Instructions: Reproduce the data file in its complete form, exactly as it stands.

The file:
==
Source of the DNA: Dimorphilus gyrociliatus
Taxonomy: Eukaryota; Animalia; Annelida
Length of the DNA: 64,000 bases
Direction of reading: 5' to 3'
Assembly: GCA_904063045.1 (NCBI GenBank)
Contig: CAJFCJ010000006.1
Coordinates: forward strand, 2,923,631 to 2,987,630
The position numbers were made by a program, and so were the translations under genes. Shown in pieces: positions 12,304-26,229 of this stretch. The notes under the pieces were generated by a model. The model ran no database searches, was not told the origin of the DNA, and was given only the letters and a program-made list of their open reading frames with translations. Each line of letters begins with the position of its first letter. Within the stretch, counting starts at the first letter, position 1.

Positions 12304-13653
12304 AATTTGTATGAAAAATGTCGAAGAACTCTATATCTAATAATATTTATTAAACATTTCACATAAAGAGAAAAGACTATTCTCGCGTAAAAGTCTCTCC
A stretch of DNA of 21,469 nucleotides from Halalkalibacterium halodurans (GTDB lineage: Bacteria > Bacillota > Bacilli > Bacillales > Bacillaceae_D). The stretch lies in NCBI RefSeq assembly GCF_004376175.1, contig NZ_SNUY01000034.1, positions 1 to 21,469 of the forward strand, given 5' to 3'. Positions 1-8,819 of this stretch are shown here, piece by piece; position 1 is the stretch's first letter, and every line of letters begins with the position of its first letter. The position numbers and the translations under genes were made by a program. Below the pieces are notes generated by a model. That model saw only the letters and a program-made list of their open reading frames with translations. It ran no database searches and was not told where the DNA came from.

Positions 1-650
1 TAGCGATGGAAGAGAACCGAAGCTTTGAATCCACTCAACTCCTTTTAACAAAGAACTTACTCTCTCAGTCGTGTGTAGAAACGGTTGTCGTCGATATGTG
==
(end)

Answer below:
Source of the DNA: Dimorphilus gyrociliatus
Taxonomy: Eukaryota; Animalia; Annelida
Length of the DNA: 64,000 bases
Direction of reading: 5' to 3'
Assembly: GCA_904063045.1 (NCBI GenBank)
Contig: CAJFCJ010000006.1
Coordinates: forward strand, 2,923,631 to 2,987,630
The position numbers were made by a program, and so were the translations under genes. Shown in pieces: positions 12,304-26,229 of this stretch. The notes under the pieces were generated by a model. The model ran no database searches, was not told the origin of the DNA, and was given only the letters and a program-made list of their open reading frames with translations. Each line of letters begins with the position of its first letter. Within the stretch, counting starts at the first letter, position 1.

Positions 12304-13653
12304 AATTTGTATGAAAAATGTCGAAGAACTCTATATCTAATAATATTTATTAAACATTTCACATAAAGAGAAAAGACTATTCTCGCGTAAAAGTCTCTCC
A stretch of DNA of 21,469 nucleotides from Halalkalibacterium halodurans (GTDB lineage: Bacteria > Bacillota > Bacilli > Bacillales > Bacillaceae_D). The stretch lies in NCBI RefSeq assembly GCF_004376175.1, contig NZ_SNUY01000034.1, positions 1 to 21,469 of the forward strand, given 5' to 3'. Positions 1-8,819 of this stretch are shown here, piece by piece; position 1 is the stretch's first letter, and every line of letters begins with the position of its first letter. The position numbers and the translations under genes were made by a program. Below the pieces are notes generated by a model. That model saw only the letters and a program-made list of their open reading frames with translations. It ran no database searches and was not told where the DNA came from.

Positions 1-650
1 TAGCGATGGAAGAGAACCGAAGCTTTGAATCCACTCAACTCCTTTTAACAAAGAACTTACTCTCTCAGTCGTGTGTAGAAACGGTTGTCGTCGATATGTG